In current mental-health systems, diagnosis is often seen as necessary for accessing services. However, it also sets the scene for the misuse and overuse of medical interventions such as anti-psychotic and anti-depressant drugs, which have worrying long-term side-effects.

Scientific evidence strongly suggests distressing experiences result not from "faulty brains", but from complex interactions between biological, but more importantly, social and psychological factors.

But diagnosis and the language of biological illness obscure the causal role of factors such as abuse, poverty and social deprivation. The result is often further stigma, discrimination and social exclusion.

Therapeutic approach

There are humane and effective alternatives to traditional psychiatric diagnoses.

It is relatively straightforward to generate a simple list of problems that can be reliably and validly defined. There is no reason to assume that these phenomena cluster into diagnostic categories or are the consequences of underlying illnesses.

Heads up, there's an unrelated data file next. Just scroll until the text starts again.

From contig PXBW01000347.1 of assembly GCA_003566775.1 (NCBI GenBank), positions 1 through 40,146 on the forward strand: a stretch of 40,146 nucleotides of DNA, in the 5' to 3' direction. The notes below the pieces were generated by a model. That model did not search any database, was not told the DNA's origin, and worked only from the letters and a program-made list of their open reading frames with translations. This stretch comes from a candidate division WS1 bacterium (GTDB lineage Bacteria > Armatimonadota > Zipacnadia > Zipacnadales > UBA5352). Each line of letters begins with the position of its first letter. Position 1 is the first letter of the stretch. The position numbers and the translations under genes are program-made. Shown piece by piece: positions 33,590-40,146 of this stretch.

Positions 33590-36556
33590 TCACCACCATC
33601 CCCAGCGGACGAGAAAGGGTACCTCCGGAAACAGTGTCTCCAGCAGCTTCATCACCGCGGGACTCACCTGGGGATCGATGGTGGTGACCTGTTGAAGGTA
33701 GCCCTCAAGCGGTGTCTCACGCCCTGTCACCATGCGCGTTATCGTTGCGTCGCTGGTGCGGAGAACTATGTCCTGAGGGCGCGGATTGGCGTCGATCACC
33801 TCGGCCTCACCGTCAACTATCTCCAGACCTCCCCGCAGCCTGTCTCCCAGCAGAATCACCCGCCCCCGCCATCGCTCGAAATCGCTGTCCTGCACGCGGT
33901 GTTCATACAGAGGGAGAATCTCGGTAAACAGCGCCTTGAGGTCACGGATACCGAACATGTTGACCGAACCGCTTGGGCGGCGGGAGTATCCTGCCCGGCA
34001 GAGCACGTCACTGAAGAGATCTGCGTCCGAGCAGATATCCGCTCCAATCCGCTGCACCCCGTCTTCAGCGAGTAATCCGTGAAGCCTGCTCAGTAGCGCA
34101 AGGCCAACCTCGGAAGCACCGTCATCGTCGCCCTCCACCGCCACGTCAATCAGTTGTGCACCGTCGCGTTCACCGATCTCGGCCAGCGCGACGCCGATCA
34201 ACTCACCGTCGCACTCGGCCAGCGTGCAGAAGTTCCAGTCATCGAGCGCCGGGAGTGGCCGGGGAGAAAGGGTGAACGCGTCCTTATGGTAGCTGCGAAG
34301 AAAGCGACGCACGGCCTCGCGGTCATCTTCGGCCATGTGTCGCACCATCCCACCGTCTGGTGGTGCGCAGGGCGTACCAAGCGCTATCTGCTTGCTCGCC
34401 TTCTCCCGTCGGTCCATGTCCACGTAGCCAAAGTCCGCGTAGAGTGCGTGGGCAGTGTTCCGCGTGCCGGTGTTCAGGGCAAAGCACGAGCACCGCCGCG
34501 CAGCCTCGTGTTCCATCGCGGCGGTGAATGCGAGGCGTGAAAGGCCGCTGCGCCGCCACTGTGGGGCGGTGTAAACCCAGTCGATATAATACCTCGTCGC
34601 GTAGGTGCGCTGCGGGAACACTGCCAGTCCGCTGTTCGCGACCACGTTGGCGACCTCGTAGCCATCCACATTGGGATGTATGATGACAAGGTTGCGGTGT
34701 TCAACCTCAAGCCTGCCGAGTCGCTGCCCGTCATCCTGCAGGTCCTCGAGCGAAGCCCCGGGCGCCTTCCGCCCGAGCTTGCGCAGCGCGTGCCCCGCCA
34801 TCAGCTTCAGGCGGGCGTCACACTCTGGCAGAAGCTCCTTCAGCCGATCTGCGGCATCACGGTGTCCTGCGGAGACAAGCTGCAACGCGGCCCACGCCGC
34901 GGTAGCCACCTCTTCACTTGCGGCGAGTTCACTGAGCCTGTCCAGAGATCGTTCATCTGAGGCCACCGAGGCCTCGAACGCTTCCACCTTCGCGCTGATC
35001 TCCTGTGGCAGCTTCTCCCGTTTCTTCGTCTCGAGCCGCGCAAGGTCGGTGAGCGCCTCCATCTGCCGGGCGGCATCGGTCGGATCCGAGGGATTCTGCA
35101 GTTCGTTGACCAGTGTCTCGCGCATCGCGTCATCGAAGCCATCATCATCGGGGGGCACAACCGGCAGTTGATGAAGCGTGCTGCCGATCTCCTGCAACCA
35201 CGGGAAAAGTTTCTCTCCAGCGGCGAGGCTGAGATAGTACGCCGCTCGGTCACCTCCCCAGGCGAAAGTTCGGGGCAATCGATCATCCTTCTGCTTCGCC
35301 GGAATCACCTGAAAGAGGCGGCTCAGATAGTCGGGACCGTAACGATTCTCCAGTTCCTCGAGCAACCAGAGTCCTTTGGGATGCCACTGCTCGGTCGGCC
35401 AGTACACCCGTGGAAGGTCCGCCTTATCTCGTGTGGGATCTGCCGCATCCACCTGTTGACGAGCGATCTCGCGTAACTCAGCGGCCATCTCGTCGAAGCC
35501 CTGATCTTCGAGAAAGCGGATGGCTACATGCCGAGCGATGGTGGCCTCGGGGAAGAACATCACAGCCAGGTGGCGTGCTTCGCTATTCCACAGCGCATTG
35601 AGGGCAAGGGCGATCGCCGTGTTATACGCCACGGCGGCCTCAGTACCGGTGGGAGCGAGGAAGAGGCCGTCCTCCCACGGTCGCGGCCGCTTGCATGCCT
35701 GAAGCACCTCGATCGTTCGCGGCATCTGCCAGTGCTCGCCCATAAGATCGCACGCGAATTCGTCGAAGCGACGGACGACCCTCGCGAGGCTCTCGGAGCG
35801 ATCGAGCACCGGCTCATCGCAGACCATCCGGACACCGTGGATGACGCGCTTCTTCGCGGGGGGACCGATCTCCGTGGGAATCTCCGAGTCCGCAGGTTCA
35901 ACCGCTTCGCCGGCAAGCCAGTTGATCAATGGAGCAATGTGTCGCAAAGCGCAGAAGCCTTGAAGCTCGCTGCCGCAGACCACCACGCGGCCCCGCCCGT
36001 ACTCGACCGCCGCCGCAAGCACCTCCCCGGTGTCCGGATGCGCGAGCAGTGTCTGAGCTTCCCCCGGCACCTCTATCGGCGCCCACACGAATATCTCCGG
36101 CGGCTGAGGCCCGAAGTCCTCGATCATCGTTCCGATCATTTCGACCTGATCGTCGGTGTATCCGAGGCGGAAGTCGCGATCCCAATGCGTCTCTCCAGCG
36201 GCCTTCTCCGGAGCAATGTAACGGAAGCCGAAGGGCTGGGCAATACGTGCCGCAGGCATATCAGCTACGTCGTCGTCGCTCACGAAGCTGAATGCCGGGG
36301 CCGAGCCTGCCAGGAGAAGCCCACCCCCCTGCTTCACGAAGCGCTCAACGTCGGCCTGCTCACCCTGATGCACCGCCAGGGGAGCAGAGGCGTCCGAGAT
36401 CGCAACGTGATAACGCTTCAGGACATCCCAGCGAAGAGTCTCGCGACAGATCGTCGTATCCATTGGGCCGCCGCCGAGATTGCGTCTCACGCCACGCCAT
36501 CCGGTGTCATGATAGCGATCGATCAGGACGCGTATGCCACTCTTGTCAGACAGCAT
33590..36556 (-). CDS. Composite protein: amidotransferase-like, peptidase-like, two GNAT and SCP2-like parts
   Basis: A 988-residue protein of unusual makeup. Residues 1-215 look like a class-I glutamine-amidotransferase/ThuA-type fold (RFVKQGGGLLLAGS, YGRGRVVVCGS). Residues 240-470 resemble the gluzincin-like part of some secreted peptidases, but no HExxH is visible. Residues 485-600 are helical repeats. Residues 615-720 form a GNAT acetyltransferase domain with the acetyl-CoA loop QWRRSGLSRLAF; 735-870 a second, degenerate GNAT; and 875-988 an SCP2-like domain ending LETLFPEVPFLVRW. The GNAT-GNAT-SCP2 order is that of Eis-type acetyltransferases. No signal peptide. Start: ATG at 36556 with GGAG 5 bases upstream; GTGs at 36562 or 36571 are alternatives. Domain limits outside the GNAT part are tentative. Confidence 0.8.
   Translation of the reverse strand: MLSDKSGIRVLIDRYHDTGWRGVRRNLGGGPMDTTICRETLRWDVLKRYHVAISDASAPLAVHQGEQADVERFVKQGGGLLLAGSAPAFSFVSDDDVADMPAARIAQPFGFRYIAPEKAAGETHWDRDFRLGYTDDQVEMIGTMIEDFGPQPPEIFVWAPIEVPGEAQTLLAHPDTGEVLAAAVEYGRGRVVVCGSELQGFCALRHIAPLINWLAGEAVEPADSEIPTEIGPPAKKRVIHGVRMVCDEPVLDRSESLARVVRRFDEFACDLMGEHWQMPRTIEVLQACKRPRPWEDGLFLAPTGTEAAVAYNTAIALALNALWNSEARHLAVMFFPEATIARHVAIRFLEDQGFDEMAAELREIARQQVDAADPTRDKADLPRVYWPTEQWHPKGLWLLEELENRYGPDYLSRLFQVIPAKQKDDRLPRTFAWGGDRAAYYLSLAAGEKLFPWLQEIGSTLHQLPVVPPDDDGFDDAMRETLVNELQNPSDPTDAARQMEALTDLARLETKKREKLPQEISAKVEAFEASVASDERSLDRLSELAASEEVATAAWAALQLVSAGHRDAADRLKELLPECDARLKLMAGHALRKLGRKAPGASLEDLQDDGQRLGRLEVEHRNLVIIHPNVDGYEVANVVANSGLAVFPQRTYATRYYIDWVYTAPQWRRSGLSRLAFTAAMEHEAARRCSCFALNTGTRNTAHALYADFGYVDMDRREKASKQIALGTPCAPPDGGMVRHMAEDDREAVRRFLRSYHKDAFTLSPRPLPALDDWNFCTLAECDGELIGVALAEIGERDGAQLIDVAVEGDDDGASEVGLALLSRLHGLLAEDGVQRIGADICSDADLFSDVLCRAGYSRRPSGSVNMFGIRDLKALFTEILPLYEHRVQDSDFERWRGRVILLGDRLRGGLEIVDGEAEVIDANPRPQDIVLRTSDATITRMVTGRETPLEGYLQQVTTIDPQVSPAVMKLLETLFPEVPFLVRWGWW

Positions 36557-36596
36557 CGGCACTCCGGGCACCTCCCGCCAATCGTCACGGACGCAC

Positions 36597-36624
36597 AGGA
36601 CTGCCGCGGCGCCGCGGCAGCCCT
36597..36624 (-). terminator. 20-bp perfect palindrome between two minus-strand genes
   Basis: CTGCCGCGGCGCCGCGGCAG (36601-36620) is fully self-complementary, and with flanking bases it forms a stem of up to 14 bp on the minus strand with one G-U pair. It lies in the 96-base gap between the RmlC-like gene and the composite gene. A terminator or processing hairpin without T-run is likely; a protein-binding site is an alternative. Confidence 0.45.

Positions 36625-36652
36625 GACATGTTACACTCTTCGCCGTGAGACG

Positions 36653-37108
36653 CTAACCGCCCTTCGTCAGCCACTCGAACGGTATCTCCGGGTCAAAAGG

We can then use medical and psychological science to understand how problems might have originated, and recommend therapeutic solutions.

This approach would yield all the benefits of the current diagnosis-and-treatment approach without its many inadequacies and dangers.

Prof Peter Kinderman is head of the Institute of Psychology, Health and Society at the University of Liverpool.

 

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  • rate this
    +3

    Comment number 49.

    At what point does a "trait" become an illness? A socially awkward teen is perhaps a fairly ordinary phenomenon - but what if the result is a lonely middle aged person who never got a chance to fulfill their career aspirations and desire for a partner and family. A "disease" must surely be defined by its impact on your chance to live a normal fulfilled life. We are terrible at diagnosing ourselves